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The Orion

Chico State's independent student newspaper

The Orion

Chico State's independent student newspaper

The Orion

Paradise High Athletics bounces back after Camp Fire

Photo credit: Karina Cope

In the year since the Camp Fire, life has been filled with destruction, loss and sorrow for each person affected by its destruction. However, this one year has also brought reconstruction, community bonding, resilience and strength.

Paradise High Athletics went through a whirlwind last year, from losing key players due to the fire, to making sure the kids had necessities like jackets, blankets, underwear, socks, etc. Only two coaches had kept their homes and most of the coaching staff weren’t back in their homes for eight months.

Coaches were living in their cars, hotel rooms, or on people’s couches with their families. Students, athletes, and faculty members had to start from square one.

Anne Stearns, the athletic director and girls’ varsity volleyball coach for Paradise High School, played a large role in helping students and getting the athletic department back on its feet again.

After making sure the basic needs of each student were met, Stearns started looking into getting uniforms, games and practice facilities squared away.

Both the basketball and soccer season kicked off when the Camp Fire struck last year. After their displacement, the basketball team was forced to practice at 18 different facilities, this included church gymnasiums and even Providence Christian Private High School in Orland.

“A constant facility question just kept on coming up,” Stearns said.

On another note, Rick Prinz, the Paradise High football coach, had a long conversation with Stearns about the football team’s opportunity to play in playoffs. Stearns gave Prinz the option to play or not to play.

“I’m here not to make the decision,” Stearns said. “I’m here to give them all the tools to make whatever decision they want.”

Most of the team’s helmets were lost in the fire, but luckily, Stearns was able to acquire helmets, uniforms, and safety equipment. However, none of these things belonged to the athletics program.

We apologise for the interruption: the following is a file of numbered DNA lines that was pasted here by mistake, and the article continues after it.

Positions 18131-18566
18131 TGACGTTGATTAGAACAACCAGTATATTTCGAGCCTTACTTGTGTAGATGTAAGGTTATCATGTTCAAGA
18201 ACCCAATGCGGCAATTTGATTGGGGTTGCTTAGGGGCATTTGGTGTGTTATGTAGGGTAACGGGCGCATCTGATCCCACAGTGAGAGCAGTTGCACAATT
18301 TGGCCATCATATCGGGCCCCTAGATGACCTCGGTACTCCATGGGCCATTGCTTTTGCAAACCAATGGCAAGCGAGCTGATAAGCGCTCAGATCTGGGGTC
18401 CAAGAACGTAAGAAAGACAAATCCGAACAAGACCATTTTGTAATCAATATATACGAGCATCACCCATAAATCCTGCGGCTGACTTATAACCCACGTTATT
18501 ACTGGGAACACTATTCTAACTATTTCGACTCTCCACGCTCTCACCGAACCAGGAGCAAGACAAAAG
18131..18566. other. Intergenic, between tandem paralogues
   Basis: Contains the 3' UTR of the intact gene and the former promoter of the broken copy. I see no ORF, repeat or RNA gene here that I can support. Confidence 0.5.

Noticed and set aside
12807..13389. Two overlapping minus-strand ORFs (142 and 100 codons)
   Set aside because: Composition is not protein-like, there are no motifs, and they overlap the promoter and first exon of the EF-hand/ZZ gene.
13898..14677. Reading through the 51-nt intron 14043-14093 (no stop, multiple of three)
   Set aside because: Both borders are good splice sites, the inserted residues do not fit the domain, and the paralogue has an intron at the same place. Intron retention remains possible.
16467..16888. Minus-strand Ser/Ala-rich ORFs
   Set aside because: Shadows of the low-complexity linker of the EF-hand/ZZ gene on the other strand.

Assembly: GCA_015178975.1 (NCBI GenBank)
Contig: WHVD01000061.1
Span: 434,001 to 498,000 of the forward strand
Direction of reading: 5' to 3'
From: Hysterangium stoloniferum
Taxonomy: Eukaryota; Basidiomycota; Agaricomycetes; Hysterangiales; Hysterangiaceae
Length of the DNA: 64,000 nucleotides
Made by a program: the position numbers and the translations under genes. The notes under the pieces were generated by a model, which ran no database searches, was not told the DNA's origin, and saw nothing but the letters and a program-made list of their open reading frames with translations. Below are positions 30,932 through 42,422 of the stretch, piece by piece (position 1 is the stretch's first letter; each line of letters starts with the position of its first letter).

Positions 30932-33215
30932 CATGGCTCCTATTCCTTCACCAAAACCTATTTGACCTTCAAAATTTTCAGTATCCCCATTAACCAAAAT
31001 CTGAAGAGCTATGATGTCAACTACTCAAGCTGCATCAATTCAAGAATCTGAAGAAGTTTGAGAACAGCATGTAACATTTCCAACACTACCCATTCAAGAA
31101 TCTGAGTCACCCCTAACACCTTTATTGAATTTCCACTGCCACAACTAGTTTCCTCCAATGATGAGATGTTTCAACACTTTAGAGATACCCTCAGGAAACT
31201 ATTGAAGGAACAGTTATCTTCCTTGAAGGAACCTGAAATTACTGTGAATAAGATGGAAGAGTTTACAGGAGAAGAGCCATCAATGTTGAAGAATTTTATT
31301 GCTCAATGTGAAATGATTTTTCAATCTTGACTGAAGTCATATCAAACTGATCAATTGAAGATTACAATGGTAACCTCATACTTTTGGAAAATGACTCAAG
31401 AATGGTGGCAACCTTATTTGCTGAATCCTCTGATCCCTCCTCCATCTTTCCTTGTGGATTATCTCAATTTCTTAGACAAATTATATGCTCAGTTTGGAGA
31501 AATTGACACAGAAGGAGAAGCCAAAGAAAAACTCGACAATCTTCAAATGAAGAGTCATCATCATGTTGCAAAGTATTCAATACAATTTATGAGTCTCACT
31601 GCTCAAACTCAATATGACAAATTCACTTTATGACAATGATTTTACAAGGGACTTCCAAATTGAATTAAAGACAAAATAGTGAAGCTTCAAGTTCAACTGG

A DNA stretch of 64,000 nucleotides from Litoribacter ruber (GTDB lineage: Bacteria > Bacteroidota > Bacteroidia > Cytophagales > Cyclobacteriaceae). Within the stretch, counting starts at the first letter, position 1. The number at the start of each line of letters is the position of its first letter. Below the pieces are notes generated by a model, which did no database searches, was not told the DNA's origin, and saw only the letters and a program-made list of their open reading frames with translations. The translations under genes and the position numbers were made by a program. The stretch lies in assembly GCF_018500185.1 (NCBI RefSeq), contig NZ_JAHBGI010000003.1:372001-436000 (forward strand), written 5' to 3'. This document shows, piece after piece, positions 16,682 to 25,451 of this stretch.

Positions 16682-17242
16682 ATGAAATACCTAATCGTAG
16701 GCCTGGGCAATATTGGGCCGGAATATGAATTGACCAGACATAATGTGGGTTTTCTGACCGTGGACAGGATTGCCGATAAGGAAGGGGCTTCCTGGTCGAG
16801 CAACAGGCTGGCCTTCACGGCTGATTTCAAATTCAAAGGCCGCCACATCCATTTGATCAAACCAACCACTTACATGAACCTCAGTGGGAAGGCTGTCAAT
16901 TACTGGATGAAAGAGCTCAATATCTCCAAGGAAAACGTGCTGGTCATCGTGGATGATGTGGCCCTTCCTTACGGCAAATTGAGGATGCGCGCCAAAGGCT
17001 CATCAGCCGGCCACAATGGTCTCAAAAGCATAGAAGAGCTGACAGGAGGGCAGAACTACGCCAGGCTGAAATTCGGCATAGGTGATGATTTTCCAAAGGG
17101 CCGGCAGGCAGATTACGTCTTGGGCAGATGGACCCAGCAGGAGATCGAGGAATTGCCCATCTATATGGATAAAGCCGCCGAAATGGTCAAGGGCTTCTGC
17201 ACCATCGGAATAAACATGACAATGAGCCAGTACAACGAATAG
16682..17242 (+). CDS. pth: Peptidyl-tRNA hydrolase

“Just the logistical part of getting kids fitted in appropriate helmets that are CIF (California Interscholastic Federation) certified and making sure all of those things were in place… I was a little concerned,” Stearns said. “But I didn’t let him know those concerns because I just wanted him to make the decision if he wanted to play or not.”

It was a tough decision for Prinz. He wanted to play, but the underlying truth was that no one was around in Paradise. Players were scattered and coaches didn’t feel a sense of security in playing another game. It seemed impossible to focus on football and a playoff run with so much going on.

“It was 100 percent the right decision because we weren’t in the right state of mind,” Stearns said. “We weren’t focused.”

The heartbreaking news was then delivered to the football team: they were no longer going to playoffs.

“First, you lose your town,” Stearns said. “Then you have those things that you’re really fighting for and trying to hold on to, and it (football) was just one thing that they could hold on to.”

However, the disheartening break from playoffs made the team hungry for victory and they came back this season with a 10-0 record. This is the first time the team has been undefeated in a regular season since 2004.

Many athletes did not return to their sport due to displacement and families moving from town to town. Therefore, numbers on the volleyball, cross country, and swim team dropped significantly – by nearly half.

Stearns decided not to do cuts for her volleyball team, since everyone on the team lost their homes and community. She preached family, the importance of connection and being apart of something bigger than yourself.

For volleyball, there is a good window of about nine to 12 girls per team in order to get a good connection and make intelligent decisions for those individuals.

However, Stearns had to look past that when she decided to keep all the girls on the team. She focused on the fact that they could all be together, hang out and have fun.

“It’s not about winning or the numbers on the board this season,” Stearns said. “It’s about the connection between them (the players) and having something bigger to look forward to.”

The surrounding community joined in, giving their unconditional support to the small town of Paradise. Chico Unified School District and Butte College immensely helped Paradise High School.

Not only did the community reach out, but the nation did as well. Major sports organizations such as the San Francisco 49ers, the Oakland Raiders, the Oakland A’s, the San Francisco Giants, Sports Illustrated and ESPN lent out a hand and put athletics and sports first for kids.

Stearns mentioned how nice it was to connect with like-minded people who knew how important it was for kids to get opportunities to have some positivity instead of negativity in their lives. Everyone wanted to help no matter how big or small their contribution was.

“To go from right after the fire where you feel like you don’t own anything and you don’t have anything, to get back here was such a relief,” Stearns said.

Karina Cope can be reached at [email protected] or @KarinaICope on Twitter.

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